Human Resources is Back on Pivot

Pivot‘s Human Resources has just debuted it’s second season. To date the show has received largely (deserved) glowing reviews.  However, the degree to which HR is scripted seems to be the major, and frankly unimportant, issue for the reviewers.  USA Today writes:

Though rooted in reality, it’s obvious that parts of Human Resources are scripted and planned, but the show doesn’t attempt to hide that. 

Meanwhile, Really Late Review is less certain that the show is scripted, saying:

The fact that I couldn’t tell whether the show was real or not was clever in my opinion. Many shows are too obvious in what style they are (sitcoms feature same, staple humor and situations, while reality shows put people in extreme situations for attention seeking purposes), so I appreciated how the show had me guessing from the beginning.

And the Grey Lady herself concludes its positive review with yet another reflection on how “real” the show is:

Human Resources shows what happens when you put people on screen who have grown up with video cameras. Everyone’s comfortable, no one seems to be performing for the camera. 

Basically these reviewers would have it that a show rises or falls either on how real it is, or how craftily it addresses the fact that it isn’t.  While this simplistic obsession may have been excusable back in, I don’t know, 1995/6 when The Real World first broke, after over twenty-five years the time has come for a modicum more insight into the Reality genre.  And we may as well start by discussing the primary (and most flawed) assumption: that Reality is some kind of homogenous category.  It is not.  Rather it is a variety of genres (Docu-Soap, Competition, Follow Doc) that share only the fact that the participants in the show are real people playing themselves.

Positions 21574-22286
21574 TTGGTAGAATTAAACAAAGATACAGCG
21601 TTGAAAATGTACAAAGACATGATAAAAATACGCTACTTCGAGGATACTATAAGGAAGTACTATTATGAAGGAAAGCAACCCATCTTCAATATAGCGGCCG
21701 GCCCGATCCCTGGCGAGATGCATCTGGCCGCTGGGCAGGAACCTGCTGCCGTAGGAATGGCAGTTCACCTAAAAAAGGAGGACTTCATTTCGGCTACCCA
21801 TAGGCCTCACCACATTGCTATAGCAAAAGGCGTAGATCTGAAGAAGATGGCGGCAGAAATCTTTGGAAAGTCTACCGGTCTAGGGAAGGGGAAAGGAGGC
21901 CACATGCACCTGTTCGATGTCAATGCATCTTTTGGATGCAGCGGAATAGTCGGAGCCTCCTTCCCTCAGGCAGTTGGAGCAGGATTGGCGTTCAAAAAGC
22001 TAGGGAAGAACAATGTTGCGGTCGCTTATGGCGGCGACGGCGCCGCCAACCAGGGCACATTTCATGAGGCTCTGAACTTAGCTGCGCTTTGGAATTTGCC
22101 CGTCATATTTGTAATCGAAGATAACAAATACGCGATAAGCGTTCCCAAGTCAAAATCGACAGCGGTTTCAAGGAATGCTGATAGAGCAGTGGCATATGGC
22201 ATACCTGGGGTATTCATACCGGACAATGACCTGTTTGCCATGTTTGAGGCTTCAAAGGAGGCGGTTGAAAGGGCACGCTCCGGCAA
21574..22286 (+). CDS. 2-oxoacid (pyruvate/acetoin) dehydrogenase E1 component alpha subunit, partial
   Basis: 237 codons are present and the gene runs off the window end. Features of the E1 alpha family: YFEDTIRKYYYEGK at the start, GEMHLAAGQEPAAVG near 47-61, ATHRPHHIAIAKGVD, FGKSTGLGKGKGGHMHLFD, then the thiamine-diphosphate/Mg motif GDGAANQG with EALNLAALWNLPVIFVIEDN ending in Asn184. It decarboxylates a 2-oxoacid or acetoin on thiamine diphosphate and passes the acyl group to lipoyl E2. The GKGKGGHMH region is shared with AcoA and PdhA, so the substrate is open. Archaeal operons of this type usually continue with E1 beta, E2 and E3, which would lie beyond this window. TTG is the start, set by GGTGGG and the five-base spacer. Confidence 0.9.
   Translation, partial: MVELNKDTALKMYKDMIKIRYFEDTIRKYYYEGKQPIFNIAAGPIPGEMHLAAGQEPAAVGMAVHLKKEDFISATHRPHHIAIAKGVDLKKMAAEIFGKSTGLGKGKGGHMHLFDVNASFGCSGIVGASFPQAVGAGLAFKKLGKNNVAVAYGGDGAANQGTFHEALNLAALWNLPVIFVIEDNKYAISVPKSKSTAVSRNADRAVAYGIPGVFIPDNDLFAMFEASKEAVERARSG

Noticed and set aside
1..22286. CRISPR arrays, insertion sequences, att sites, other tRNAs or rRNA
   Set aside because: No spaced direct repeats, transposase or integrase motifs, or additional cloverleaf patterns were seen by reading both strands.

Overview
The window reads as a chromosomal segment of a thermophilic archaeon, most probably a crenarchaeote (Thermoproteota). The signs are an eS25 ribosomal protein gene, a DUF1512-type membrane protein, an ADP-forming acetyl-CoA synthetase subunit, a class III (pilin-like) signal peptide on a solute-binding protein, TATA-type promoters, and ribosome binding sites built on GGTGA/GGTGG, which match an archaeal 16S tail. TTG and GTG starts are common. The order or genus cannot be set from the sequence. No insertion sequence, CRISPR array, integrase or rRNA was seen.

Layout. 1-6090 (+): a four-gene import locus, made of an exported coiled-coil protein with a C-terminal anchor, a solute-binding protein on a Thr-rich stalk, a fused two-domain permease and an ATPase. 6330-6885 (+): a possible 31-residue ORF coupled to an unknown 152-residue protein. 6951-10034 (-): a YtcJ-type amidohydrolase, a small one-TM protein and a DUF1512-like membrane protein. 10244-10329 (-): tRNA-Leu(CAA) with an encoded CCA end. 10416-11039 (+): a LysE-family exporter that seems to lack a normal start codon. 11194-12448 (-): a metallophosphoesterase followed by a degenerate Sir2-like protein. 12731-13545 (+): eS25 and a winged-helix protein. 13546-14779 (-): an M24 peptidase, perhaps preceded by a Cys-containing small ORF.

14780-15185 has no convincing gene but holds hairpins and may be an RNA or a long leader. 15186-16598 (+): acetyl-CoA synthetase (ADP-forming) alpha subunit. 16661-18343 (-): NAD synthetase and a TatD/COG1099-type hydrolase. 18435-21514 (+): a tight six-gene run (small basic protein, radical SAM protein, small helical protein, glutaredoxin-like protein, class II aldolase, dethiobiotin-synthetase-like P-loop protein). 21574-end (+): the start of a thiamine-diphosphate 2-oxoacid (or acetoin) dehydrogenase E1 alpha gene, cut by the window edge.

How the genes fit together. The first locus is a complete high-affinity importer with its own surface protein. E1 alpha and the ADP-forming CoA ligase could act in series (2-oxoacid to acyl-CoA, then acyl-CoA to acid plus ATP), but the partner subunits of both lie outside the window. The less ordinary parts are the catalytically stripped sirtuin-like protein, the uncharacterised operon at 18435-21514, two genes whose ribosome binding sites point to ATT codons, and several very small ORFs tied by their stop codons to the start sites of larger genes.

Thus a review will contain comparisons between shows as diverse as Survivor (which is a Competition Reality) and Real Housewives of Atlanta (a Docu Soap) as though such comparisons were viable or even fruitful. In fact, there are as many different genres of Reality as there are of narrative, and no self-respecting reviewer of the latter would compare Film Noire to a Romantic Comedy (or even compare a Romantic Comedy, like 13 Going on 30, to a Western spoof like Blazing Saddles).  I’m trying to bring a more nuanced–read: NUANCED–insider’s approach to Reality; starting with this review.

Set in a start-up recycling business, TerraCycle, and following owner Tom Szaky and his band of quirky scientists, designers and sales agents, HR has its antecedents in shows like Small Town Security (AMC – and also produced by many of the same people at Left/Right), Duck Dynasty (A&E), even The Osbournes (MTV): half hour shows that promote humor over drama.  Called Reality Sitcoms within the industry, these shows can be extremely scripted, like Duck Dynasty in which “real” people are thrown into absurd situations, or borderline Follow Docs like Small Town Security or The Osbournes.